One big misunderstanding is often that a distributed database system is either Consistent & Partition tolerant (CP) or Available and Partition tolerant (AP). But take Cloudant as an example. There you can configure this per operation. If you e.g. would configure write quorum to less than three and read quorum to be one, you would potentially gain a higher chance of being available, since the node serving the request could be partitioned from the other two nodes and still deliver a response. This off course increases the risk with serving data that is more stale than data lying on any of the other two nodes and this is something your domain experts need to take a decision on. The classical example is the banking world and the ATMs. In case an ATM is partitioned, they still allow withdrawals to a certain amount. This means that banks has decided to favor availability before consistency and thereby risking a temporary incorrect view of bank account balances, but instead be operational for customers.

Using MyCouch with Cloudant

MyCouch is the async .Net client for use with CouchDb and Cloudant. It’s currently only in v0.15.0 so the functionality in this post will most likely be improved and simplified soon. MyCouch has the concept of a Client. The Client points to a certain database, identified by an URL, and with it, you get a simplified experience of performing reads, writes, queries etc. The Client makes use of an IConnection implementation. This Connection is the “last stop” before performing the actual HTTP-request against CouchDb or Cloudant, and as of now, there’s only one simple implementation: BasicHttpConnection, but you can easily create your own, and inject that via the constructor to the Client.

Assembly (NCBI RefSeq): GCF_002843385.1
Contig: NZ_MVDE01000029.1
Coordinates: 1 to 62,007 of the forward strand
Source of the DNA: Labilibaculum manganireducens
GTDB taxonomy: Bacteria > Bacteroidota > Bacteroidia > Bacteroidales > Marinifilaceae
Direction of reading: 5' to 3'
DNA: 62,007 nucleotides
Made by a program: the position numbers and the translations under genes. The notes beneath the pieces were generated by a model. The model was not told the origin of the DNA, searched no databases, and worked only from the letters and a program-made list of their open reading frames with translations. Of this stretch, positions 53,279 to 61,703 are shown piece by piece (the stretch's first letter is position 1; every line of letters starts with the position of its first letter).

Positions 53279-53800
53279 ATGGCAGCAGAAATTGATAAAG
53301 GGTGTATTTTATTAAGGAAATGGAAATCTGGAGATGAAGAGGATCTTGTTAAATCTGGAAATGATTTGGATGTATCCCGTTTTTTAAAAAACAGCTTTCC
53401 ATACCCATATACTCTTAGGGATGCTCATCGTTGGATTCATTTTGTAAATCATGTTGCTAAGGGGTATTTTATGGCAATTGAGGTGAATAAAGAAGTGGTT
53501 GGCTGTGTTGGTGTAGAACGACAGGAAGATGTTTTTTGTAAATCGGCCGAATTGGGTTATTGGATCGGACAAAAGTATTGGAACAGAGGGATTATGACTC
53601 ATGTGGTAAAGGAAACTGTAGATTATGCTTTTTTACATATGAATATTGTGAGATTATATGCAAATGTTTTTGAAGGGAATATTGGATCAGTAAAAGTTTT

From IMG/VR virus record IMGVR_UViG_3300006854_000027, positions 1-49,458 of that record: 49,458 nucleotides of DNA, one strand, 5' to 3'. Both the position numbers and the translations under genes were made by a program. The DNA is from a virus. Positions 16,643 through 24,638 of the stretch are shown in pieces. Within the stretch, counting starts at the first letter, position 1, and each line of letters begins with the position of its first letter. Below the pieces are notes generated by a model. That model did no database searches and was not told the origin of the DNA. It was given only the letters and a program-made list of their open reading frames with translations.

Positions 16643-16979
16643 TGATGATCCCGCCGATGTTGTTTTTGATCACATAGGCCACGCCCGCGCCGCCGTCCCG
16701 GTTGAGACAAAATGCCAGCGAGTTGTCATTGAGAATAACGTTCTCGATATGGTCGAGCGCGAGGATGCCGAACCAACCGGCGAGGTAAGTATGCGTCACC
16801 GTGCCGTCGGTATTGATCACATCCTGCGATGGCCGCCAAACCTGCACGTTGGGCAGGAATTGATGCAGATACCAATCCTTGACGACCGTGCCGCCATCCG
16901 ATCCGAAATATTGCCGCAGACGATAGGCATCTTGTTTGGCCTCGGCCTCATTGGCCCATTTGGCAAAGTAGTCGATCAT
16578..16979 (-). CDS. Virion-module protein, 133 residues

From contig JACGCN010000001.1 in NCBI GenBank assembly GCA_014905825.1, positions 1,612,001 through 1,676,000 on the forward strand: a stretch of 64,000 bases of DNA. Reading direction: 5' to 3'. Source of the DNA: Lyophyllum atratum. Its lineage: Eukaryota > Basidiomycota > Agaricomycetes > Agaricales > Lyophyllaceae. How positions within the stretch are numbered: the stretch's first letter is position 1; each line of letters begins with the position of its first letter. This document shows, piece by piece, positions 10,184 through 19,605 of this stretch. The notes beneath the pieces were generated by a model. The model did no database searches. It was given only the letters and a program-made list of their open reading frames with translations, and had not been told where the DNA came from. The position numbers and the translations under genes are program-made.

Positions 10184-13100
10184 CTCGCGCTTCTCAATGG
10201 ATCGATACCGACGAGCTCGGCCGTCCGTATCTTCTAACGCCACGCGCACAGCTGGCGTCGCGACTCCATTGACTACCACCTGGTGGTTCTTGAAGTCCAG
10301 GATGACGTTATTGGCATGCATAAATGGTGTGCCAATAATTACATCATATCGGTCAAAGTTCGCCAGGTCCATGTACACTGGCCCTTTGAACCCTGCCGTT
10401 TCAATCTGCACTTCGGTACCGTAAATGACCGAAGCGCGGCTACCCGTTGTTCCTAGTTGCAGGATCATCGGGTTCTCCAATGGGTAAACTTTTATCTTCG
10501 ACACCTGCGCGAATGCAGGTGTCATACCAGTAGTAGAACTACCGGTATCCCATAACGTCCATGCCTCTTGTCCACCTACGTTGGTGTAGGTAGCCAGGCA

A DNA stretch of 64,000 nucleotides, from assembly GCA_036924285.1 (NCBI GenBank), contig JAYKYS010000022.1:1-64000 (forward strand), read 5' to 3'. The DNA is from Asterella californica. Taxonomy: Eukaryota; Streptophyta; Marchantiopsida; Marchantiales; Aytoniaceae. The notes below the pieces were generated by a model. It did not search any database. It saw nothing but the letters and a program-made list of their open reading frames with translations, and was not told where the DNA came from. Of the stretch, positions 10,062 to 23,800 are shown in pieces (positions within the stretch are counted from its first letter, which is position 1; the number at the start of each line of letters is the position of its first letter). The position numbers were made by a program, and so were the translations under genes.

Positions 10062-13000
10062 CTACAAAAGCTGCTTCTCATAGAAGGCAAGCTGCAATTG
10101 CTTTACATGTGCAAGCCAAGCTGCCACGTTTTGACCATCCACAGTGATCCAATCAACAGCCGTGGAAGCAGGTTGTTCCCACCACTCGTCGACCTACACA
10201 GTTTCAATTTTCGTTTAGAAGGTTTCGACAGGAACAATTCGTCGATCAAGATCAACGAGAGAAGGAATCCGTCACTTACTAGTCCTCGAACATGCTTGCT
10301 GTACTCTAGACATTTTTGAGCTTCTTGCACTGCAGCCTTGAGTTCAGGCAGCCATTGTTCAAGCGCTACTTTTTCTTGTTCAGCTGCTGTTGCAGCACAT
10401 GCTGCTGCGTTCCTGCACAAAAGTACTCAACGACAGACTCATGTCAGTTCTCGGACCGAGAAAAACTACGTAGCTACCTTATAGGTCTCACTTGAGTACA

Create a custom IConnection to configure read quorum

In this case I will extend the BasicHttpConnection and ensure that all GET requests for documents will have a read quorum of one. The usage of a vanilla Client would look like this (read more about how-to get connected in the documentation):

using (var client = new Client("https://someaccount.cloudant.com/dbname"))  
  var response = await client.Documents.GetAsync("test1");

the difference will be the injection of a custom connection:

var cn = new CustomCloudantConnection("https://someaccount.cloudant.com/dbname");  
using (var client = new Client(cn))  
  var response = await client.Documents.GetAsync("test1");

and the custom connection that intercepts all GetDocumentRequest, looks like this:

public class CustomCloudantConnection : BasicHttpClientConnection  
  public CustomCloudantConnection(string url)
    : this(new Uri(url)) {}

  public CustomCloudantConnection(Uri uri)
    : base(uri) {}

  protected override HttpRequest OnBeforeSend(HttpRequest httpRequest)
    if (httpRequest.Method != HttpMethod.Get)
      return httpRequest;

    if (httpRequest.Headers.Contains(HttpRequest.CustomHeaders.RequestType))
      var requestTypeName = httpRequest.Headers

      if (requestTypeName == typeof (GetDocumentRequest).Name)
        httpRequest.RequestUri = string.IsNullOrEmpty(httpRequest.RequestUri.Query)
          ? new Uri(httpRequest.RequestUri + "?r=1")
          : new Uri(httpRequest.RequestUri + "&r=1");

    return base.OnBeforeSend(httpRequest);

This code makes use of the meta information associated with the HttpRequest via custom headers. The headers mycouch-type and mycouch-entitytype will be removed before the request is performed. This is done in BasicHttpConnection.OnBeforeSend

That’s all for now. Some info about Cloudant read and write quorum and also a use-case for a custom connection in MyCouch.



Developer that lives by the mantra "code is meant to be shared".